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Published: 2009/05/22
by Jesse Jarnow

‘Em Are I – Jeffrey Lewis and the Junkyard

Rough Trade

A few years ago, on his album It’s The Ones Who’ve Cracked That The Light Shines Through, the New York folksinger Jeffrey Lewis sang a song called "I Saw A Hippie Girl On 8th Avenue." "She barely looked at me for a second or two," he says. "Suddenly, I realized I no longer look much like a hippie." Later, he sighs, "It’s gotten to the point where I don’t even identify with most Phish fans anymore."

Lewis is the folksinger of the scarcest kind: one with a point of view. That is, most of what has been called "folk music" for the past 30 years is nothing of the sort, merely some kind of solipsistic expression accompanied by acoustic guitar (that or vague personal/political natterings). And while Lewis's music is nothing if not personal, his values are spelled out fairly literally—no circumlocution, really—perhaps most explicitly/ironically on 2007's 12 Crass Songs, a disc of folksified covers of the anarchistic British band, Crass. Lewis’s music, as performed, might be considered useful, serving a community.

On ‘Em Are I, his first album of new material since 2005’s City and Eastern Songs, Lewis moves elsewhere. Were his songs not so relentlessly personal before, the closest analogue would be Another Side of Bob Dylan, where Dylan shed the trappings of topical folk for love songs and abstract ruminations. Instead, Lewis’s songs grow closer to traditional songwriting: less confessional, more non-linear.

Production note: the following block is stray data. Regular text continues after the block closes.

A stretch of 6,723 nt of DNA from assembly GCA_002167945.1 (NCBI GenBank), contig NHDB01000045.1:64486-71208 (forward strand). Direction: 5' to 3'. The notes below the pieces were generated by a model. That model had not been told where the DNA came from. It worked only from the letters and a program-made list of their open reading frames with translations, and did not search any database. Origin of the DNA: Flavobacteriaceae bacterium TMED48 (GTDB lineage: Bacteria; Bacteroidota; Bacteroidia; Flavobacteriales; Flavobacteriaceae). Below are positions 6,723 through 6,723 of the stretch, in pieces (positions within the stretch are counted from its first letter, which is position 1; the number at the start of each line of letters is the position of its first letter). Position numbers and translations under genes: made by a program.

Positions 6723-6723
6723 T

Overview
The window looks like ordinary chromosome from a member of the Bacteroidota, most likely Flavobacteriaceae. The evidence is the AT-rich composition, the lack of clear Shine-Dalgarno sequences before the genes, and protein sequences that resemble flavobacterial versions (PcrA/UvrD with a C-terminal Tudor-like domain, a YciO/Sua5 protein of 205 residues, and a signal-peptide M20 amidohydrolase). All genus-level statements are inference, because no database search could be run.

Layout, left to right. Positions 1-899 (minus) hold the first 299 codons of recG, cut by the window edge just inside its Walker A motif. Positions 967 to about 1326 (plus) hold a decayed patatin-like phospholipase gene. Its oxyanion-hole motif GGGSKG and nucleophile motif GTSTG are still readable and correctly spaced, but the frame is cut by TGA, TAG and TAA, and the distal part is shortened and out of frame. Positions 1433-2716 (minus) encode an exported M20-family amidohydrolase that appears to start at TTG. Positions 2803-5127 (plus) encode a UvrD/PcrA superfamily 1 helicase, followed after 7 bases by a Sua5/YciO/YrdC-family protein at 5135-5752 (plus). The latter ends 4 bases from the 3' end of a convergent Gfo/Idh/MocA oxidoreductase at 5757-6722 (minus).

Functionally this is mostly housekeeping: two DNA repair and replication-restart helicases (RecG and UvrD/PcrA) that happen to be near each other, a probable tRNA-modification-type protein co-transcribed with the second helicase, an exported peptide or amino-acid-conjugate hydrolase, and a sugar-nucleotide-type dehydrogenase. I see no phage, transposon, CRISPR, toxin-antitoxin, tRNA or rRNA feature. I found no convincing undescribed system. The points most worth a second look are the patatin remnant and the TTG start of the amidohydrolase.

In places, the move fails awfully, notably "Good Old Pig, Gone To Avalon," which comes off as sub-jamband pop. Elsewhere, the generic approach seems like a fine strategy for simple refrains like "Broken Broken Broken Heart," where Lewis's casual-beyond-casual voice locks in on a head-bobber. Without his thought-balloon style lyrics, the music seems to have lost something. It's no surprise, then, that the disc's best songs are its most idiosyncratic.

"Going bald is the most manly thing I'm ever gonna do," he sings on "To Be Objectified," transforming a thought from observation to meditation. "Just tell me that you like me in the same sentence as a mountainside," he sings. On "Roll Bus Roll," Lewis sings a story fragment, leaving Manhattan via the Port Authority Bus Terminal. There's no plot development, but there's lots of perfect detail. "A rolled sweatshirt makes the window soft," says Lewis. It is useful, in a small way, a catchy song from somebody who's been someplace specific and is reporting back. Of course, sometimes catchiness for catchiness's sake is swell, too (like the album's requisite zombie stomp, continuing a Lewis tradition,"Whistle Past the Graveyard").

The closer, "Mini-Theme: Moocher from the Future," begins to reconcile these two sides of Lewis. "She started messing 'round with the King of Saturn, he looked like a purple psychedelic pattern," he sings of the titular robot/alien/time-traveler in one verse, literally a far-away abstraction. A few lines later, he's singing of "New York City, how I love it so, I'm always bumping into buddies whose names I don't know." Eventually, they cross, and Mini takes off without Lewis. One wonders where he's going, anyway.

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